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Stefanie K. Forest, et al. Automated Laboratories: When Technology Needs a Human Touch. J Appl Lab Med 2017;2:977-79.
Dr. Stefanie Forest is a fellow at Memorial Sloan Kettering Cancer Center and will begin as Associate Director of Clinical Chemistry and Immunology at Montefiore Medical Center in July 2018.
Hello, and welcome to this edition of “JALM Talk” from The Journal of Applied Laboratory Medicine, a publication of the American Association for Clinical Chemistry. I’m your host, Randye Kaye.
Laboratory automation holds the promise of enhanced workflows, improved efficiency, and decreased turnaround time, while mitigating an environment of rising costs, constrained resources, and staffing shortages. Many publications tout improved outcomes from laboratory automation but realizing these results may not come easily.
“Automated Laboratories: When Technology Needs a Human Touch” was published in the May 2018 issue of The Journal of Applied Laboratory Medicine. This work reflects on one lab’s experience with a challenging implementation of laboratory automation. Several unanticipated outcomes were encountered that required investigation to improve laboratory turnaround time.
The first author is Dr. Stefanie Forest. Dr. Forest completed her clinical pathology residency at New York-Presbyterian/ Columbia University Medical Center. She is currently a fellow in Laboratory Medicine at Memorial Sloan Kettering Cancer Center and will begin as the Associate Director of Clinical Chemistry and Immunology at Montefiore Medical Center in July 2018.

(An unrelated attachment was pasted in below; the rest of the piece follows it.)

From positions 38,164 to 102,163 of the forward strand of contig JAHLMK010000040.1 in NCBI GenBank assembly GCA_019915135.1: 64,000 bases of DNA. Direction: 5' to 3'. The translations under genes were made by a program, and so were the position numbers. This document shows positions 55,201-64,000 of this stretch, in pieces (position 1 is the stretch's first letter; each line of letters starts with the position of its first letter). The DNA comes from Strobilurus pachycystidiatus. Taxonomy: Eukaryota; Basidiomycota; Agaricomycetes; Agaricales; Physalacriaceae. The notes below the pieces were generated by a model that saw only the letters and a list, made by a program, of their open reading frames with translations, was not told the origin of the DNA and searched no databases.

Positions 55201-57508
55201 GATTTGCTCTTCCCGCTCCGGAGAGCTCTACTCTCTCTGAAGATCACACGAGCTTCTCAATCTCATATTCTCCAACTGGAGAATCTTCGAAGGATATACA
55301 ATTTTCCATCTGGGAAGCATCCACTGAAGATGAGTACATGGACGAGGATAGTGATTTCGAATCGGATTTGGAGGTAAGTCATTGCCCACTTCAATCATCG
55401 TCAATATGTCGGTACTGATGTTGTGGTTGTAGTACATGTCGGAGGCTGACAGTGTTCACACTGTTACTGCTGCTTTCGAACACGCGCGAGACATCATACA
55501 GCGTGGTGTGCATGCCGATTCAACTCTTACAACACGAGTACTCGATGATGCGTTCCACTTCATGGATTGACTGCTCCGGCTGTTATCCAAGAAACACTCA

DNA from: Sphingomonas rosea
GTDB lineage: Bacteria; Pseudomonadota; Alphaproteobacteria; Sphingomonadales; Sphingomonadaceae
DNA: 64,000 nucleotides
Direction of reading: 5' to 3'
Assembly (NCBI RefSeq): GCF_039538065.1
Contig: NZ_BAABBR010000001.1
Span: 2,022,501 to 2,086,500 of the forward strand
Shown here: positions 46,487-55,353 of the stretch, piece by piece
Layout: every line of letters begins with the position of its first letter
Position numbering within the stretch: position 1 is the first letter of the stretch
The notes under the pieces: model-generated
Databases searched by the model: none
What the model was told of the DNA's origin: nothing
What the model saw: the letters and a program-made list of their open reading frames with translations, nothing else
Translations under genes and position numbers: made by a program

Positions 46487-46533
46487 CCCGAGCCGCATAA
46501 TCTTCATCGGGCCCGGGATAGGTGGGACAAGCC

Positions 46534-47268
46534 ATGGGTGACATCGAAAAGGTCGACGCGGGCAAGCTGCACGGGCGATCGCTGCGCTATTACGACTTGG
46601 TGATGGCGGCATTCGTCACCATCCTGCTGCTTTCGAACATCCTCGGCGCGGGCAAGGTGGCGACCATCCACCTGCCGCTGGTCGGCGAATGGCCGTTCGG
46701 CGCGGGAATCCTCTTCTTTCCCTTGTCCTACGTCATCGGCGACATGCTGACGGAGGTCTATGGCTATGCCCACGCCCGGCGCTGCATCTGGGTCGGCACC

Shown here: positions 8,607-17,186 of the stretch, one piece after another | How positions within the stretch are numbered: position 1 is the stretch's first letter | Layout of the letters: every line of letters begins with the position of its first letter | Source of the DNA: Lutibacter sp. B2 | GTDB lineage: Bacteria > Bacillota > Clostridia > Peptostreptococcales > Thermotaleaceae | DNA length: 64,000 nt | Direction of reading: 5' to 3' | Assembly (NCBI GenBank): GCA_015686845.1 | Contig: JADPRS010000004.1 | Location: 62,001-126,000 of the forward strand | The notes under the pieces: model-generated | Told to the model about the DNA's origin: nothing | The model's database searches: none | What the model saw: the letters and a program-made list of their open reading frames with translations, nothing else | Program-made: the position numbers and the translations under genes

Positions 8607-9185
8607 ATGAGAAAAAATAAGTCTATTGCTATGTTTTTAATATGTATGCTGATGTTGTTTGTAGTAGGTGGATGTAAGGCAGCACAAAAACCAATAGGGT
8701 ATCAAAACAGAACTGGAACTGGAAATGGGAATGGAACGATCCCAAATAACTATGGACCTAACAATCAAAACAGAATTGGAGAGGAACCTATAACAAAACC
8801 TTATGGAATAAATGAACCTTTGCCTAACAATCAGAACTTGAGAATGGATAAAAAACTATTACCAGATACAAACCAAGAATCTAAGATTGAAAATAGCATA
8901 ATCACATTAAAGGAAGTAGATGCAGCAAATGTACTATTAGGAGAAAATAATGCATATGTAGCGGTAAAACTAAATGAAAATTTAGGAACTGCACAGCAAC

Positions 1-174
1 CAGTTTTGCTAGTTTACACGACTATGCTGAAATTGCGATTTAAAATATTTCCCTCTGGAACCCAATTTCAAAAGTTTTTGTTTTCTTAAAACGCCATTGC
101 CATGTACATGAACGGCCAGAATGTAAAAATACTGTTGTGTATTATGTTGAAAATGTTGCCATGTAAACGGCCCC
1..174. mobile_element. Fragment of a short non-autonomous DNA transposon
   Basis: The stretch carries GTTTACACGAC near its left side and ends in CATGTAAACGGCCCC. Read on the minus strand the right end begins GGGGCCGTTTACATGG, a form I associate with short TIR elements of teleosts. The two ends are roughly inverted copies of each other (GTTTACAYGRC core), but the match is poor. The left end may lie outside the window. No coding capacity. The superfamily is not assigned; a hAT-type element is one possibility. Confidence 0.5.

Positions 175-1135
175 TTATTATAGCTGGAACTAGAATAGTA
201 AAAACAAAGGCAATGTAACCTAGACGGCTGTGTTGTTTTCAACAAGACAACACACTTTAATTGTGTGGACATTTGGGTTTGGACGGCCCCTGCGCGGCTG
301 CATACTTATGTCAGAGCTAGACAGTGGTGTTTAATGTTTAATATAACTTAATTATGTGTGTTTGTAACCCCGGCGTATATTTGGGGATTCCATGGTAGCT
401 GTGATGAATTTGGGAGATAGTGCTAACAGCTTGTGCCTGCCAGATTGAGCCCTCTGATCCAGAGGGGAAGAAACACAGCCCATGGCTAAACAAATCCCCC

Welcome, Dr. Forest. First question, what prompted you to look at troponin testing and turnaround time at your institution?
It’s an interesting story. So the idea for the original study came from several papers published, including a New England Journal of Medicine paper in 2008, entitled “Cardiovascular Events During World Cup Soccer.” They looked at acute cardiovascular events in the Greater Munich area during the World Cup and found that viewing a stressful soccer match more than doubles the risk of an acute cardiovascular event. We sought to see if there is an increase in either the number of troponin orders or positive troponin test results during the time period of the 2016 United Sates presidential election compared to the 2012 presidential election and the same time period and years between.
We did not find an increase as we hypothesized. However, we did take a closer look at all this data that we pulled including troponin test volume as well as turnaround time. So, we started looking at the data to see if there is an increase in troponin orders during the presidential election and then we realized there was an interesting and more relevant story here, which is that of the increased turnaround time after automation that responded to a human preanalytic effect.
Wow, that’s so interesting. So, what were some of the potential pitfalls that you identified that could have contributed to this increased turnaround time following automation?
Well, there was a massive change in specimen processing and workflows. In the old laboratory, there is a designated stat area in which most troponins were received. These samples were centrifuged in the stat area and loaded directly on to the instrument for analysis. However, in the new laboratory, there was a central processing area and all samples were loaded onto an MPA, or modular preanalytic system, therefore, there is no priority in loading these troponin samples.